Have you ever given a wedding toast? Does the thought of standing in front of a lot of people make your palms sweat weeks before the event? Do you forget everything you ever knew about the bride or groom you are toasting? Believe me, you are not alone. You are probably an introvert and we don’t thrive on public speaking. If you can handle it without any sweat, well, you were made for the spotlight. You my friend, are an extrovert.

I love receptions where the best man and maid of honor give a short and meaningful wedding toast / speech.  At receptions, people love being with the couple and their wedding party, seeing old friends, making new friends, and having a good time. As the most important wedding toast givers, the best man and maid or matron of honor can really help set the tone for the reception. Their wedding toast can bring joy and understanding to the event.

If you are the best man or  matron of honor, your are a family member or best friend to the bride or groom. You have a huge amount of information to draw from. But there is a point at which you can say too much. And if you are nervous, too much can be disastrous.

Now, I give people credit. As I say to almost all my couples, people understand human more than they understand perfect. You can count on people being very understanding…few people on our planet like to get up in front of others and speak. But why give them a chance to be compassionate when they can applaud you instead?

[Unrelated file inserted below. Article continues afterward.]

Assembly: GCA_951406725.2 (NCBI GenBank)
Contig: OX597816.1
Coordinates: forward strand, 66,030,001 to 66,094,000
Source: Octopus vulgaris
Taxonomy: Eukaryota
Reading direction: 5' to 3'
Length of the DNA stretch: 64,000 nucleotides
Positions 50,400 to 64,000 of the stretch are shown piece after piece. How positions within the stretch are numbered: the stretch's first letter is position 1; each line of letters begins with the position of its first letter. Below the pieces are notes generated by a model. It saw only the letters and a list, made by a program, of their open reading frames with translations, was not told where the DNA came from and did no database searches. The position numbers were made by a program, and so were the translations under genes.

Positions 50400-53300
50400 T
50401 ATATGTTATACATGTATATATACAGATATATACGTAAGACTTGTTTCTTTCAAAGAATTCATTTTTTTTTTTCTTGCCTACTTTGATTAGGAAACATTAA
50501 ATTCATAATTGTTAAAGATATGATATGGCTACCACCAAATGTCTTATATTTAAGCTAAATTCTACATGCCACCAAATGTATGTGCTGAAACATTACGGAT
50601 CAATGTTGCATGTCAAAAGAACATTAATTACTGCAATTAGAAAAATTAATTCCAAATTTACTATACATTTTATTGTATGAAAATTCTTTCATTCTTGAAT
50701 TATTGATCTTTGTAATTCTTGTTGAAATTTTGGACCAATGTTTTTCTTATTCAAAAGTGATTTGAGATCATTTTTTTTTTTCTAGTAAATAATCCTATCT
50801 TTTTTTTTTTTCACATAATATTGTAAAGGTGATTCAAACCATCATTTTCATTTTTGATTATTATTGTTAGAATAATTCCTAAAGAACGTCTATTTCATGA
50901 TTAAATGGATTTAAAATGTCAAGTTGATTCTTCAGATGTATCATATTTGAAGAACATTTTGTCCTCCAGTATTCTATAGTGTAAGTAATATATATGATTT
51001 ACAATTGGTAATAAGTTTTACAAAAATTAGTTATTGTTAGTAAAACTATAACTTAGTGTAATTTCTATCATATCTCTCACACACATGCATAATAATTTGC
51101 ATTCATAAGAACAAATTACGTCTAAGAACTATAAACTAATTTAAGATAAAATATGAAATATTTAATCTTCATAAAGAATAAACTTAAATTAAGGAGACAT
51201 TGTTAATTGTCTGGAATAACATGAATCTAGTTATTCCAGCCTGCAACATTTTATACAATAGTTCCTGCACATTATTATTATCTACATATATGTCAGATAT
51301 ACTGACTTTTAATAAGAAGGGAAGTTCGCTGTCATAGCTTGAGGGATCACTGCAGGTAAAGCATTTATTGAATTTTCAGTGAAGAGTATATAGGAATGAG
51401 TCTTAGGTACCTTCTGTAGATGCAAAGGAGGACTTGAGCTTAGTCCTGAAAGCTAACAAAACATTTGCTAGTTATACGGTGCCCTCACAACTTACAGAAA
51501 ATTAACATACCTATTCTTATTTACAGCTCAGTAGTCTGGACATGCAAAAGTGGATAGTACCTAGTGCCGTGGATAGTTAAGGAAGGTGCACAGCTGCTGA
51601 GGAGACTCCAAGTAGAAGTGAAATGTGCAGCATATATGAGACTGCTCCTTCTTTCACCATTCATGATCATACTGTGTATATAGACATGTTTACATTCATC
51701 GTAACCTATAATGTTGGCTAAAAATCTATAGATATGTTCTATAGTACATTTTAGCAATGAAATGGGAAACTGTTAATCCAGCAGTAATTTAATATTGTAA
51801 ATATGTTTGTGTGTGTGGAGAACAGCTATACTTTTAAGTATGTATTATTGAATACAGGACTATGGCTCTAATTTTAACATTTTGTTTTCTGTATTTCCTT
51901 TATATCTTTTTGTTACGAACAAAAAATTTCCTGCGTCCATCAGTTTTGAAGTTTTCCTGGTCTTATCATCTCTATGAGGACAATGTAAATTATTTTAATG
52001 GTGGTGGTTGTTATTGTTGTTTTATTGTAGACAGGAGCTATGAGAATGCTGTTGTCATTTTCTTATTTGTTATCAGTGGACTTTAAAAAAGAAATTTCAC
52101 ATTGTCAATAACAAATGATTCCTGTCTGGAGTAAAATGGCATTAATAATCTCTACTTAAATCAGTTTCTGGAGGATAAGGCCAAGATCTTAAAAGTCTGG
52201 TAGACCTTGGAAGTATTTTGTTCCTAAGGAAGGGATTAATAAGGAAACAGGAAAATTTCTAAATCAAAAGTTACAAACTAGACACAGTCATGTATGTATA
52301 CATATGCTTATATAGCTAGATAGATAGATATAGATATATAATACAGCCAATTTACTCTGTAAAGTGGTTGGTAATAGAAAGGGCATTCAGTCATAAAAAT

First things first

A wedding toast doesn’t have to be long. It’s not meant to be a history lesson. Nor do they have to tell more than one or two light stories about your relationship with the bride and groom. Just tell something simple that explains what brought you close enough together to be chosen as best man or maid of honor. And if THAT story is complicated, just choose one or two points. You can leave out the WHOLE story.

You can also say too much, mostly out of being nervous. There were times when I spoke in public and I felt like five minutes was only  one minute.  Time and space collapse when you are nervous. So keep your remarks short and simple. The New York Times has some good ideas for Do’s and Don’ts in a wedding toast, and simple is one of them.

Accept being a bit nervous

If someone tells you just to be yourself, you’ll probably want to escort them to the door and slam it shut. I think it’s easier just to accept that you are going to be nervous and don’t fight it. Fighting nerves has always made it worse for me, and I have done a lot of public speaking! Here are a few general do’s and don’ts for a wedding toast:

  • DON’T feel like you have to open with a joke. Forget that misguided advice often given by corny uncles; It’s better to lead with sentiment and sweetness rather than a gimmick that can fall flat.
  • Stay sober. While it is a festive occasion and a glass of champagne or two may calm your nerves, you don’t want to slur your way through your toast. Save the partying until after your wedding toast is over to avoid any embarrassing lapses in judgment.
  • Keep it clean. Avoid swearing or telling any stories that aren’t at least PG rated. There are likely elderly people and children in the audience that won’t appreciate that type of humor. You can tell funny stories about the bride or groom in your toast without lapsing into inappropriateness.
  • DO open with who you are and how you know the bride or groom. Not everyone in the room is from her or his side, and it creates a sense of connection to you and what you’re about to say.

Follow these tips and you will deliver the perfect wedding toast for your good friends (the couple) and their guests.

Giving a Wedding Toast is an Honor

You were chosen for a reason. Remember the toast is not about YOU, it’s about the bride and groom. When you can step aside a little bit, the love and connection you feel for your friend or relative will come shining through. What you say will help make guests and the couple alike feel love coming through your wedding toast. Good luck!